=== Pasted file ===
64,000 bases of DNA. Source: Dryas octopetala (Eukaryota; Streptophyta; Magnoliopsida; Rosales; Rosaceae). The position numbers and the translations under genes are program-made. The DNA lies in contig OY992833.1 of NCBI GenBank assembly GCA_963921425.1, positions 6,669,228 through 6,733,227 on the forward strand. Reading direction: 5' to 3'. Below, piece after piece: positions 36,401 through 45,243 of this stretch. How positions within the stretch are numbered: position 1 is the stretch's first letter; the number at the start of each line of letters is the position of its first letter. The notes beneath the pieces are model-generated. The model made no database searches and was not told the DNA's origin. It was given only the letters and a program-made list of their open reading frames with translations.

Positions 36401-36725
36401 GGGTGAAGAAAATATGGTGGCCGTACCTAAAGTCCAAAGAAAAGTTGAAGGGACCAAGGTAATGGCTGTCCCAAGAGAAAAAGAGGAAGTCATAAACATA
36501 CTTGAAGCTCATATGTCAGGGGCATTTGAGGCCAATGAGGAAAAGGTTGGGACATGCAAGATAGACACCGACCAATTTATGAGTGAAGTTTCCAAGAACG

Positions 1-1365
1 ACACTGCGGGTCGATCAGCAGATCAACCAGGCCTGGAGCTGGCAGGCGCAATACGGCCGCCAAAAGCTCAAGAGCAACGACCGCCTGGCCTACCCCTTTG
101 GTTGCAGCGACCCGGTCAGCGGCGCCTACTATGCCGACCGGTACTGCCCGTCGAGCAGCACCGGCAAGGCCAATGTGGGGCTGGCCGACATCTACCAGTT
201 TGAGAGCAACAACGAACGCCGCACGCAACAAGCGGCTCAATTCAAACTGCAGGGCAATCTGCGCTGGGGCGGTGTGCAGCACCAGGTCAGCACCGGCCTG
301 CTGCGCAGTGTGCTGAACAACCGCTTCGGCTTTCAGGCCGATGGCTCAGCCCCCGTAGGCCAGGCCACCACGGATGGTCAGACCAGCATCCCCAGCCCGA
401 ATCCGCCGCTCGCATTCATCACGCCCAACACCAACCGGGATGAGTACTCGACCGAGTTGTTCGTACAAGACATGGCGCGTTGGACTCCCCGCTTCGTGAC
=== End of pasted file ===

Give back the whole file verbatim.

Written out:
64,000 bases of DNA. Source: Dryas octopetala (Eukaryota; Streptophyta; Magnoliopsida; Rosales; Rosaceae). The position numbers and the translations under genes are program-made. The DNA lies in contig OY992833.1 of NCBI GenBank assembly GCA_963921425.1, positions 6,669,228 through 6,733,227 on the forward strand. Reading direction: 5' to 3'. Below, piece after piece: positions 36,401 through 45,243 of this stretch. How positions within the stretch are numbered: position 1 is the stretch's first letter; the number at the start of each line of letters is the position of its first letter. The notes beneath the pieces are model-generated. The model made no database searches and was not told the DNA's origin. It was given only the letters and a program-made list of their open reading frames with translations.

Positions 36401-36725
36401 GGGTGAAGAAAATATGGTGGCCGTACCTAAAGTCCAAAGAAAAGTTGAAGGGACCAAGGTAATGGCTGTCCCAAGAGAAAAAGAGGAAGTCATAAACATA
36501 CTTGAAGCTCATATGTCAGGGGCATTTGAGGCCAATGAGGAAAAGGTTGGGACATGCAAGATAGACACCGACCAATTTATGAGTGAAGTTTCCAAGAACG

Positions 1-1365
1 ACACTGCGGGTCGATCAGCAGATCAACCAGGCCTGGAGCTGGCAGGCGCAATACGGCCGCCAAAAGCTCAAGAGCAACGACCGCCTGGCCTACCCCTTTG
101 GTTGCAGCGACCCGGTCAGCGGCGCCTACTATGCCGACCGGTACTGCCCGTCGAGCAGCACCGGCAAGGCCAATGTGGGGCTGGCCGACATCTACCAGTT
201 TGAGAGCAACAACGAACGCCGCACGCAACAAGCGGCTCAATTCAAACTGCAGGGCAATCTGCGCTGGGGCGGTGTGCAGCACCAGGTCAGCACCGGCCTG
301 CTGCGCAGTGTGCTGAACAACCGCTTCGGCTTTCAGGCCGATGGCTCAGCCCCCGTAGGCCAGGCCACCACGGATGGTCAGACCAGCATCCCCAGCCCGA
401 ATCCGCCGCTCGCATTCATCACGCCCAACACCAACCGGGATGAGTACTCGACCGAGTTGTTCGTACAAGACATGGCGCGTTGGACTCCCCGCTTCGTGAC